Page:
Calling for our fair share

Calling for our fair share

The Australian Local Government Association (ALGA) Fairer Share advocacy campaign began in the lead up to the 2019 Federal Election, calling on the Federal Government to re- store the Commonwealth Financial Assistance Grants to local government back to a level equal to at least one per cent of Commonwealth taxation revenue - the level they were at in 1996.

Huon Valley Mayor Bec Enders introduced a motion to adopt the ALGA Fairer Share advocacy kit to join stage two of the campaign, which kicked in after the Coalition Government was re-elected in May last year, after making $2.25 billion worth of election commitments, of which just $1.5 million, or 0.07 per cent, benefitted the electorate of Franklin.

This compares to the marginal electorates of Bass, which received $103 million, or 4.5 per cent, Braddon, which received $84 million, or 3.7 per cent, and Lyons, which received a massive $185 million, or 8.2 per cent, of the funding commitments.

The Huon Valley Council (HVC) municipal area received $1.25 million for the Port Huon pedestrian path project, $75,000 for the Huonville tennis court upgrade and $65,000 for the Huon Valley PCYC lighting upgrade.

The remaining $113,000 was allocated to the Kingborough Sports Centre sub-soil drainage project. The HVC also benefitted from a portion of the $9.9 million Tasmanian Bushfires Economic and Community Recovery Package to promote tourism, support businesses and repair damaged recreation and community facilities in the Huon Valley, Derwent Valley, West Coast and Central Highlands council areas.

“I would like to take this opportunity to emphasise to my fellow councillors, to our businesses and community, that the electorate of Franklin will not be in the spotlight as we head towards the 2022 elections, unless we alter the path from our traditional model of seeking funding,” said Mayor Enders.

“This does not mean that we cease our regular meetings with politicians, nor does it mean that we don’t take every opportunity presented to us to win funding.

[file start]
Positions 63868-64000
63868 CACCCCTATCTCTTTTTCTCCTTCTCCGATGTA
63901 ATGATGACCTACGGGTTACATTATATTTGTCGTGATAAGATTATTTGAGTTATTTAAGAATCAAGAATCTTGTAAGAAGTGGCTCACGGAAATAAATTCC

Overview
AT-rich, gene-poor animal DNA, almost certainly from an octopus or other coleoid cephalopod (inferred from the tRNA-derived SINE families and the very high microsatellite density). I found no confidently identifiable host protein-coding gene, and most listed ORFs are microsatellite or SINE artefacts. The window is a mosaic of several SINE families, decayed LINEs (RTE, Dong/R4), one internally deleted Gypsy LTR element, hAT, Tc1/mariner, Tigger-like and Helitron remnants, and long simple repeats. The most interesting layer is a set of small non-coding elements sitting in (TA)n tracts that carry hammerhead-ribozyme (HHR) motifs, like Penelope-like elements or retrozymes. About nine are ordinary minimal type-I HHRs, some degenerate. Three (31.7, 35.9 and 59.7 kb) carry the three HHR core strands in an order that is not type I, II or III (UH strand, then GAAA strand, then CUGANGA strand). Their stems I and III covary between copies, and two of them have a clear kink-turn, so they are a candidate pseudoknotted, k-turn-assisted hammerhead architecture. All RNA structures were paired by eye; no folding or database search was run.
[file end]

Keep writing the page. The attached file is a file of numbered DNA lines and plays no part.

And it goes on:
“I’m asking for agreement from my fellow councillors that the HVC works with businesses and the community to campaign the Federal Government, using this structured approach, using the Fairer Share campaign.”

According to the ALGA, the Commonwealth Government collects about 80 per cent of Aus- tralia’s total tax revenue, while local councils raise only 3.6 per cent.

Councils, however, are responsible for 33 per cent of Australia’s public infrastructure, including 75 per cent of the nation’s roads.

ALGA president David O’Loughlin says that 3.6 per cent of the tax take is not adequate funding. “There is currently a $30 billion infrastructure backlog, and this is going to continue to grow and impact further on productivity and safety,” said Mr O’Loughlin.

The Commonwealth Government, each year, provides untied financial grants to local government through the Financial Assistance Grants programme to provide for spending on local roads and other council identified spending priorities.

This year the grants amounted to $2.5 billion, $77.9 million of which went to Tasmanian councils.

The HVC was allocated a total of $2 million for general purpose spending and $1.7 million for spending on local roads.

This amounts to 14 per cent of HVC’s total estimated income for 2019/20.

In 2014/15, the Federal Government placed a three-year indexation freeze on the Federal Assistance Grants, which was lifted in 2017/18, but amounted to an approximately $1 billion loss to local government, in addition to a permanent reduction in the grant’s base by an estimated 13 per cent.

The Fairer Share campaign seeks a return of the funds lost due to the indexation freeze and, over time, a return of Financial Assistance Grants to total one per cent of Commonwealth taxation revenue.

The grants are especially important for regional and rural councils where local governments have small ratepayer bases, ageing infrastructure and a limited ability to increase revenue, due to a high proportion of ‘non-rateable’ land and a smaller population, with revenue raising via facility charges, such as parking fees, unavailable.

The two main sources of funding for councils are rates and grants and, as grant income declines, councils have to fill the revenue gap by increasing rates or reducing services.

Rural and regional councils often have higher costs per capita than metropolitan councils, with older, more disadvantaged or more vulnerable populations, who require more services from councils, larger asset bases relative to the population, an environmental stewardship role, including responsibility for weed and pest animal management, responsibility for flood mitigation infra- structure and more dispersed populations, which increase the amount of travel needed to deliver services or which require duplicate facilities to be provided in multiple locations to meet local needs.

At the December meeting, councillors voted to defer the motion calling for the adoption of the ALGA Fairer Share advocacy kit, with the motion due to come back before council at the March Ordinary Meeting.